Kinetic art
Kinetic art - (came from the Greek. Kineticos - driving) - the trend in modern art, associated with the widespread use of moving objects, which is based on the idea…

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Lyrical abstraction
Lyrical abstraction, lyrical-emotional, psychological abstractionism is one of the areas of abstract art, which is characterized by a desire for a direct expression of the artist’s emotional, mental states and…

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Academism
Academism (from the French academisme) is a direction in European painting of the 16th-19th centuries. It was based on dogmatic following the external forms of classical art. Followers characterized this…

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Avant-gardism

Avant-gardism (from the French avant-garde – advanced detachment) – a set of experimental, modernist, emphasized unusual, exploratory endeavors in the art of the 20th century. The avant-garde directions are: Fauvism, Cubism, Futurism, Expressionism, abstractionism, surrealism, actionism, pop art, conceptual art.

At different historical stages, the role of the avant-garde was played by successive currents: 1900-1910. – the time of the appearance of Fauvism, Cubism, Futurism, Expressionism, Dada, abstract art; in the 1920-1930s. Surrealism comes to the fore, in the post-war period, new trends of abstractionism arise – abstract expressionism, Tashism, informal art, etc .; 1960-1970s – the transitional era from the “classical” avant-garde to neo-avant-garde, or postmodernism with its components – actionism, pop art, conceptualism, kinetic art and other artistic art practices.

With all the variety of creative programs, ideas and methods of avant-garde movements in them, common features inherent in all can be distinguished: first of all, the desire for “liberation from form”, complete freedom of expression and emancipation, which was expressed primarily in a negative attitude to traditional art, rejection of the classical norms of pictoriality and beauty; as well as the associativity of thinking and the shocking nature of the presentation of their creations.

The main goal of avant-garde artists saw the creation of their subjective model of the world, a kind of “second reality” within life itself. Therefore, they sought to erase the boundaries between art and reality, to invade areas that were previously considered incompatible with art, to include works of art in the human environment. The slogan “Art – to life” is the best suited to determine the fundamental principle of Avant-garde, which has been rapidly developed in such forms as readymade, installation, environmental protection, happening.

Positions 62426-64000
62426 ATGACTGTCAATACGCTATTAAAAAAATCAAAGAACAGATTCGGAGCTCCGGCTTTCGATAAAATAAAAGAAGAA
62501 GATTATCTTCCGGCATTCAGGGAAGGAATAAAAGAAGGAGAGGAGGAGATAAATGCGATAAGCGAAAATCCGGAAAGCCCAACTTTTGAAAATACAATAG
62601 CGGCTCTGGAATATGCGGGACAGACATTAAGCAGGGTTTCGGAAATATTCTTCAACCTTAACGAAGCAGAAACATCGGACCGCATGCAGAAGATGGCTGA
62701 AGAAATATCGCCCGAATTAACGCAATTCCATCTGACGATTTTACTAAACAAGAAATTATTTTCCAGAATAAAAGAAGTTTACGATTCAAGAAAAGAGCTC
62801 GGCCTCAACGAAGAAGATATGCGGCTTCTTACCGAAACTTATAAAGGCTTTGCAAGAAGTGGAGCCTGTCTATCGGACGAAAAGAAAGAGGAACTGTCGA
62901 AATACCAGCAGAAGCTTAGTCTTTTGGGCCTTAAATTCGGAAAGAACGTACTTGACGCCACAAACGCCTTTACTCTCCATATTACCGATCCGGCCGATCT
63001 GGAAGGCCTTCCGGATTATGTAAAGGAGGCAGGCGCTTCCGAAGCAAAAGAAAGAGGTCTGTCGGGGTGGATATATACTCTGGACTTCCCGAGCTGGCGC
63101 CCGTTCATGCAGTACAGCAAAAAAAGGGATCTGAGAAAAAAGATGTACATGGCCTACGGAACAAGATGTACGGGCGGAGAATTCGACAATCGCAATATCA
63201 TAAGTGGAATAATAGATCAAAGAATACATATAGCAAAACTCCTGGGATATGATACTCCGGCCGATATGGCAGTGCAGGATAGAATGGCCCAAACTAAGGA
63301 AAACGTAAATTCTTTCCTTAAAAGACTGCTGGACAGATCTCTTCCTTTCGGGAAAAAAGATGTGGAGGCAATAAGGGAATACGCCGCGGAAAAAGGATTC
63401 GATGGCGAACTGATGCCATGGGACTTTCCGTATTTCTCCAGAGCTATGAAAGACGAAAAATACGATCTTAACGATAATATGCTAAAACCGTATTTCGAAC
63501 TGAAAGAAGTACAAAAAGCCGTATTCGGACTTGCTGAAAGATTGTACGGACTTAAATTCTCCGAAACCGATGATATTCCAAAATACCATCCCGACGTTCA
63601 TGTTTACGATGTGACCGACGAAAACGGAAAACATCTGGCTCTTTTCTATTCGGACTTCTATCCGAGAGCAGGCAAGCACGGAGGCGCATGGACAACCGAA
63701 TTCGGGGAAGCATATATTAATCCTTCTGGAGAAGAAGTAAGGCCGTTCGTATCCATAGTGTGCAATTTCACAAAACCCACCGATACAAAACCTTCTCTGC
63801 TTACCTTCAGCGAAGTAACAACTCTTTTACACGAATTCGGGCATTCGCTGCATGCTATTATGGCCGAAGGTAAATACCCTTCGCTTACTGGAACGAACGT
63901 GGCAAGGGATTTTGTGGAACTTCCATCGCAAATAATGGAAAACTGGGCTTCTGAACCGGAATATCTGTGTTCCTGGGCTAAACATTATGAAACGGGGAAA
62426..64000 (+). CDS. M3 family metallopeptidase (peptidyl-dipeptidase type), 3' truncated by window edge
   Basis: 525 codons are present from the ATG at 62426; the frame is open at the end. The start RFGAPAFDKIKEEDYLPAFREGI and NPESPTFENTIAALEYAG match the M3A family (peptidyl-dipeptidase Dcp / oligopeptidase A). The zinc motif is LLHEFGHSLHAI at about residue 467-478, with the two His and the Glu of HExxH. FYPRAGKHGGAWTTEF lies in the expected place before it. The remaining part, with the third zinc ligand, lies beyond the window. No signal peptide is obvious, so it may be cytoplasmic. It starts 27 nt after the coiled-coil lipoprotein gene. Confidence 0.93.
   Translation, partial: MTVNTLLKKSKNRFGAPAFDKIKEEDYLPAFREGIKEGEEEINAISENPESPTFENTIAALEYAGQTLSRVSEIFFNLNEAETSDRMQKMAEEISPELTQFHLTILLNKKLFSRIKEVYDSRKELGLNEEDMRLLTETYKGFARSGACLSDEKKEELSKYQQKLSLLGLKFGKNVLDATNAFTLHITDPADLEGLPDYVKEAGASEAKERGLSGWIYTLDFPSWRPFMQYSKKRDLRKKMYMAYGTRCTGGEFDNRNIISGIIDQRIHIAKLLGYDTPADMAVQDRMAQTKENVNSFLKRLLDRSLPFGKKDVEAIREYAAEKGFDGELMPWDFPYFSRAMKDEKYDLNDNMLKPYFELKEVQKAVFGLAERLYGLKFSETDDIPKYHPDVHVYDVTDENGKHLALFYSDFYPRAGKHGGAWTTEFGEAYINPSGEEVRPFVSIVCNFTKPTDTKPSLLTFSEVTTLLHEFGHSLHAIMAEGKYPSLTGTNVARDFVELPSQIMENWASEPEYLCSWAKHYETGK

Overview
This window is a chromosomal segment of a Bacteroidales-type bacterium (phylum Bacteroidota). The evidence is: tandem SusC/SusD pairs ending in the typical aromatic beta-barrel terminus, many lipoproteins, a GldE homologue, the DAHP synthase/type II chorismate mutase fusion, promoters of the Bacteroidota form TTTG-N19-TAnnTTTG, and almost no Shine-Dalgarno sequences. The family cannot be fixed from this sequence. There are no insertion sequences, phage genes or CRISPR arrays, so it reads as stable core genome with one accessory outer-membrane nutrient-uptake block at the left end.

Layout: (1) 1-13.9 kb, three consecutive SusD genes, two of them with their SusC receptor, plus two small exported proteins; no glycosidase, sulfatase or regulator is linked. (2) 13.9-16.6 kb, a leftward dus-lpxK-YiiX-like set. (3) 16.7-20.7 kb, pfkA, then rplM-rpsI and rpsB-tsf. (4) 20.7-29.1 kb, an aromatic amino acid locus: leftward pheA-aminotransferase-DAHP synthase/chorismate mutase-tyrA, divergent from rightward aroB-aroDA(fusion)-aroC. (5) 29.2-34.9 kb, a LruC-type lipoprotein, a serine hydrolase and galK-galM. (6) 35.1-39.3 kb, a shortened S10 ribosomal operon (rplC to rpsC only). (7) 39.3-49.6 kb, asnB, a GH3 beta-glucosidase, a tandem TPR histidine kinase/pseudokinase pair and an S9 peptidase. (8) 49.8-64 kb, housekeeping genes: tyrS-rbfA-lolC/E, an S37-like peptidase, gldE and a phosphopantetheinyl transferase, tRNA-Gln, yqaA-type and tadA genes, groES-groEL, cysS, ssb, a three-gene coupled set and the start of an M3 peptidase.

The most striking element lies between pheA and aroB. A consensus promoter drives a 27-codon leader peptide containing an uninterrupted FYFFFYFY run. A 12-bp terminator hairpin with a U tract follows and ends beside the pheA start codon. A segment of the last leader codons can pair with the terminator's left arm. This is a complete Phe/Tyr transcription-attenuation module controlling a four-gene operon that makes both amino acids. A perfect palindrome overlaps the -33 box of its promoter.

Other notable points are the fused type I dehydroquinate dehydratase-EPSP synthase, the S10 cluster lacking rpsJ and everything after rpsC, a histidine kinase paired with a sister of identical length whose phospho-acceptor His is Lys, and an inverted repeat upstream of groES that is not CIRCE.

Loosening the foundations of traditional art, creating many techniques, methods, forms of artistic and anti-artistic expression, avant-garde artists contributed to the emergence and development of new types of art, such as photography, cinema, electronic music.

Masters of avant-garde – Marcel Duchamp, Henri Matisse, Pablo Picasso, Georges Braque, Vasily Kandinsky, Casimir Malevich, Paul Cezanne, Umberto Boccioni, Giacomo Balla, Salvador Dali, Max Ernst, Rene Margritte.

Ar brut
Ar brut (French Art brut - rough, raw art) is a trend in European art of the mid-twentieth century, the founder and leader of which was the French artist Jean…

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Primitivism
Primitivism is a painting style that originated in the XIX-XX centuries. The primitivists intentionally simplified the picture, making its forms primitive, like folk art, the work of a child or…

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Empire
Empire (from the French. Empire - empire) - a style in architecture and decorative art that arose in France at the beginning of the 19th century, during the First Empire…

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Impressionism
Impressionism (from French impression - impression) is a trend in European painting that originated in France in the mid-19th century. Impressionists avoided all the details in the drawing and tried…

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